Kailash Satyarthi profile: Children's rights activist who is keeping tradition of Gandhi tradition alive

The Indian children’s rights activist has been at the forefront of efforts to tackle child labour for three decades with his organisation, Bachpan Bachao Andolan

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The Independent Online

Kailash Satyarthi is a distinguished children’s rights activist in India and has won this year’s Nobel peace prize jointly with education campaigner Malala Yousafzai.

Satyarthi was born 11 January 1954 in India and lives in New Delhi with his wife and children. He gave up a career as electrical engineer in 1980 and became the secretary general of an organisation called Bachpan Bachao Andolan or "Save the Childhood Movement." This morning their website had crashed after it was announced that its founder had won the Nobel peace prize.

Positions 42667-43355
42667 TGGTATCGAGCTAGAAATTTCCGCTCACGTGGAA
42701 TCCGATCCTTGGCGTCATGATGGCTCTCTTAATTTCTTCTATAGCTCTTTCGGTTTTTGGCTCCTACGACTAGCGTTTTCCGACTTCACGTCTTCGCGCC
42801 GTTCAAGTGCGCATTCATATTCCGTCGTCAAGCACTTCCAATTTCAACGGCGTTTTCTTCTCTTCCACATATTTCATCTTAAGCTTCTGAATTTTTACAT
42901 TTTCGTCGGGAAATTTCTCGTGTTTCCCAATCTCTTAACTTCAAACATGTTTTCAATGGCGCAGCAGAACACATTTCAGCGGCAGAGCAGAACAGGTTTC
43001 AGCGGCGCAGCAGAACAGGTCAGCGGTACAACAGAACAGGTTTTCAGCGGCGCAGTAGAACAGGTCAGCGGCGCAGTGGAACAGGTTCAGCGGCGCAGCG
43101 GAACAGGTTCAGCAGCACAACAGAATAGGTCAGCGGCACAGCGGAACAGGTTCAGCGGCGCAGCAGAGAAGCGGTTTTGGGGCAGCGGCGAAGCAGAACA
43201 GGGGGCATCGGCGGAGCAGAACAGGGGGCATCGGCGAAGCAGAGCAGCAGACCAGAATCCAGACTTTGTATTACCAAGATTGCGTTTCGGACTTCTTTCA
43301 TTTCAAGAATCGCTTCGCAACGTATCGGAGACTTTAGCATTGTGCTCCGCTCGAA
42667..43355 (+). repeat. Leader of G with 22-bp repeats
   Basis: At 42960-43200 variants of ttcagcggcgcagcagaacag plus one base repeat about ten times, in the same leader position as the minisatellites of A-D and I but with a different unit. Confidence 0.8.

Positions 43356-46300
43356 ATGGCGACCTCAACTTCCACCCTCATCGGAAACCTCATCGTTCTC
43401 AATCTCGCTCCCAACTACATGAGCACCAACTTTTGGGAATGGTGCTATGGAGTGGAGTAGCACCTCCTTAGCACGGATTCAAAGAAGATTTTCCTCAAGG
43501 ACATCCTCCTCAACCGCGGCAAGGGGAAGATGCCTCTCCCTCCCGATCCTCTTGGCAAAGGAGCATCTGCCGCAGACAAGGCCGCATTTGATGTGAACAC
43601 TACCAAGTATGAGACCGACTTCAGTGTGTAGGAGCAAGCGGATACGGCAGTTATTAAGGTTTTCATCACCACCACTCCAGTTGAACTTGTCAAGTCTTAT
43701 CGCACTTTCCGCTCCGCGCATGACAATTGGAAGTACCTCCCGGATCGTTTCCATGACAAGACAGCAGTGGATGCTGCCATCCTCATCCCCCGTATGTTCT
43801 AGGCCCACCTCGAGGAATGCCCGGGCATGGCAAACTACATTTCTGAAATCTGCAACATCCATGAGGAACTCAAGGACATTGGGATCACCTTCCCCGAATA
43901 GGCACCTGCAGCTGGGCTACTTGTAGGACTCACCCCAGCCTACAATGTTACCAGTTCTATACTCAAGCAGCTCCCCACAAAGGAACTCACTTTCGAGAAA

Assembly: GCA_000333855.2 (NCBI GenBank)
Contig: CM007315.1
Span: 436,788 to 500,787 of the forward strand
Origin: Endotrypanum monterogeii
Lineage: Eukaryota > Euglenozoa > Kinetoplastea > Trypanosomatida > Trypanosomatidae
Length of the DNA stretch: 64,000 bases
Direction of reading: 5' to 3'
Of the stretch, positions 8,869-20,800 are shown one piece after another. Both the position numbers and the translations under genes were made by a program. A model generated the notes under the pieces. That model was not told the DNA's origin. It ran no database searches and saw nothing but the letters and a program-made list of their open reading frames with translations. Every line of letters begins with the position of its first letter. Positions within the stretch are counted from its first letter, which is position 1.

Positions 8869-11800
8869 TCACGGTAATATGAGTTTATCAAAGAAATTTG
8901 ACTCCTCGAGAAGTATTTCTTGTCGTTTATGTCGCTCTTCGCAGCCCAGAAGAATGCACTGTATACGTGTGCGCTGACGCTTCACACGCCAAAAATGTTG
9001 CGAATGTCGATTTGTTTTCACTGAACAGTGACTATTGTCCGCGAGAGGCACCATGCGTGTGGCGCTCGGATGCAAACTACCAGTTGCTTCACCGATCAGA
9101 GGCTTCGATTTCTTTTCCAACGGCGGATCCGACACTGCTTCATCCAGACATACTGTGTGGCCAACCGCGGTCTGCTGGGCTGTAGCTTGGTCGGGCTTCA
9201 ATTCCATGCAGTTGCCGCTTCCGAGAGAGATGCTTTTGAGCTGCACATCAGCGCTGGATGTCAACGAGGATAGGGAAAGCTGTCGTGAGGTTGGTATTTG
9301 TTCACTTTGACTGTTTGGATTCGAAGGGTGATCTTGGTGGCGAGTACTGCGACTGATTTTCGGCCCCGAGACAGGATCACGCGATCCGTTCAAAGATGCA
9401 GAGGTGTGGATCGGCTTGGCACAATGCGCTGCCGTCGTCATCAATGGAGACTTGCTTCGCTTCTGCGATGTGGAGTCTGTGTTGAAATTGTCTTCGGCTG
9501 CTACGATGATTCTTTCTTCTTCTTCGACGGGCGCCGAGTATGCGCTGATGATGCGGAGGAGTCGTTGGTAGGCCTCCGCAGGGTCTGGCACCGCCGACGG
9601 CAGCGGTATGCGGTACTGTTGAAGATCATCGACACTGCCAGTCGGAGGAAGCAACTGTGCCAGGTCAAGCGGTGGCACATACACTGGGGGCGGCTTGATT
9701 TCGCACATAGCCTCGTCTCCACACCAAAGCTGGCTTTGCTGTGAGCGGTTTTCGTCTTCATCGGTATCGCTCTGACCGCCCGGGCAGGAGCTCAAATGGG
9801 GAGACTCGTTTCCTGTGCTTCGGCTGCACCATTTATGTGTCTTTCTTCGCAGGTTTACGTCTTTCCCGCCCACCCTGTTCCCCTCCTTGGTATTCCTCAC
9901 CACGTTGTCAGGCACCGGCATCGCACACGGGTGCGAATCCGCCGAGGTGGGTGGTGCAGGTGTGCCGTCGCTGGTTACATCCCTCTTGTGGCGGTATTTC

Over time Bachpan Bachao Andolan has led the rescue of almost 80,000 enslaved children who then receive education and rehabilitation, The Hindu has reported. The group also lobbies and raises awareness of the issue. Satyarthi has also led the largest ever civil society network for exploited children – the Global March Against Child Labor, which is a coalition of NGOs, teachers unions and trade unions. He also spearheads the South Asian Coalition on Child Servitude and he is a member of the High Level Education Panel, a group that lobbies internationally for education.

 

Satyarthi has also campaigned against child trafficking and prostitution. He has won several previous awards for his work including Defender of Democracy Award from the US in 2009, and the Robert F. Kennedy Human Rights Award in 1995.

Mr Satyarthi was described by the committee as a campaigner who had shown "great personal courage" in "maintaining Gandhi's tradition". They added that he has "contributed to the development of important international conventions on children’s rights".

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